They still talk about the Minerva Monster — a large hairy creature that lurked in a wooded area in 1978.

The creature that lured Bigfoot hunters and curiosity seekers to southern Stark County is now the subject of a documentary.

Former Beacon Journal reporter Barbara Galloway said that of the thousands of articles she penned for the newspaper, she is best remembered for the tales of the monster.

Galloway, now an Alliance High School teacher, said those stories will never go away. She, along with retired Stark County sheriff’s deputy James Shannon and Howe Cayton, whose family was at the center of the monster sightings, are key players in the new film about the monster being produced by four men from Northeast Ohio.

Seth Breedlove, 33, of Wadsworth; Alan Megargle, 42, of Painesville; Brandon Dalo, 25, of Akron; and Jesse Morgan, 42, of Mentor, are the visionaries behind the film The Minerva Monster.

The film will premiere May 16, appropriately enough, at a Bigfoot hunters’ convention at Salt Fork State Park. It will also be a part of Monster Day on June 6 at the Roxy Theatre in Minerva.

The filmmakers are still editing the 45-minute movie that they hope will be part of a TV series about small-town monsters, said director Breedlove, a freelance writer, podcaster and medical bill processor.

Back in 1978, there were multiple reports of a tall, hairy, upright, 300-pound creature in a heavily wooded area in Paris Township, two miles west of Minerva.

There were about a dozen reports from seven witnesses who said they saw the creature over several weeks.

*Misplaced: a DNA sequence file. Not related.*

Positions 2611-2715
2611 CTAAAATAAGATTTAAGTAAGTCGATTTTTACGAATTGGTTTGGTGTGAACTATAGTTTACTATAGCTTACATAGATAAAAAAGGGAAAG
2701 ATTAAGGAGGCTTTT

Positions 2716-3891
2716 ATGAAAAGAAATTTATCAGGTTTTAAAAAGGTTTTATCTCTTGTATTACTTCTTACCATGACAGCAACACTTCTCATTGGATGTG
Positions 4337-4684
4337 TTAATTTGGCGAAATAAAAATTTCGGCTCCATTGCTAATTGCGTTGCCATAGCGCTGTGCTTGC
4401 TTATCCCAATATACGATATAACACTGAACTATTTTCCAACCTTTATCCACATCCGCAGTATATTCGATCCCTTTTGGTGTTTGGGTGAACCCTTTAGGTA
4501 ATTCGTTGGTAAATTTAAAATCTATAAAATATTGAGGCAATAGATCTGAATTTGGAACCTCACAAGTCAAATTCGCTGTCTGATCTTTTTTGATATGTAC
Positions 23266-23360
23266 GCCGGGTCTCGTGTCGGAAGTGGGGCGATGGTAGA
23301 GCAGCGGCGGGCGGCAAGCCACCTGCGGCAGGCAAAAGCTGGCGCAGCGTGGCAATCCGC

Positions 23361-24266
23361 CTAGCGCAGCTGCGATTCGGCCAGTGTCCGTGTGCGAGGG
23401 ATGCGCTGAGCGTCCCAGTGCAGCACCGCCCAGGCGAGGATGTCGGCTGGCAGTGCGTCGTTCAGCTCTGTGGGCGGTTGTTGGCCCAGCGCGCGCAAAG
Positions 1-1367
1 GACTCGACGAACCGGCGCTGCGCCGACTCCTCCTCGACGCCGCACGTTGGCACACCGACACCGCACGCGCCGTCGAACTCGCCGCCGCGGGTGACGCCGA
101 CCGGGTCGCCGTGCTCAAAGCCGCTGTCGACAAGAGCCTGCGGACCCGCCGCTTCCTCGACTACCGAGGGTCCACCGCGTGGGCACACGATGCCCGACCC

The sightings were front-page news, and hundreds of Bigfoot hunters descended on sleepy Minerva.

The creature sat on its haunches on the roof of an old chicken coop in one sighting.

One witness drove a car with its headlights on closer to the creature to get a better view. When the beast ran toward the car, the occupants ran back into the Cayton house where the creature later looked through the window at the occupants of the house. A gun was pointed at the creature; it didn’t flinch or move.

There was a report that the creature might not have been alone.

The bigger one may have been accompanied by a smaller one.

Witnesses said the creature smelled like stagnant water or ammonia-sulfur.

Others saw it on a bank. Rocks were thrown at nearby homes at night.

Footprints ranging from 14 inches to 21 inches were later found.

Vegetables and fruit left out for the creature disappeared.

Witnesses at the time said it got very quiet outside whenever the creature was around.

An investigation by Shannon and his men offered no solid evidence of the monster’s existence.

The Caytons were frightened by what happened and the family’s account of what transpired that night never wavered, said Galloway, who revisited the Caytons in 1980.

The Caytons never recanted, despite heavy harassment from neighbors, she said.

The family never called the creature Bigfoot, saying they had no idea what it was.

For her part, Galloway has maintained an open mind.

“I don’t know what to think,” she said of the monster sightings.

The Caytons and others obviously saw something and the sheriff’s department doesn’t consider the sightings to be a hoax, Shannon said.

It was something that was seriously investigated, he said.

The film attempts to avoid heavy narratives and dramatic re-creations and instead will focus on witnesses offering their accounts, Breedlove said.

“We’re just telling the story, and asking people to play detective and draw their own conclusions,” he said. “There’s no easy answer to what it might be.”

Breedlove said he started work on the movie about 15 months ago. It benefited from a Kickstarter campaign that raised $6,516.

Some 120 copies or so of the film have been pre-ordered. They are available for $11.99 from http://shop.grassmangear.com/Minerva-Monster-?DVD-PRE-ORDER-304.htm.

Breedlove said he already has his next Bigfoot film in mind, this time in Mansfield where monster sightings first were reported in 1959. He hopes to begin filming this summer.

Bob Downing can be reached at 330-996-3745 or bdowning@thebeaconjournal.com.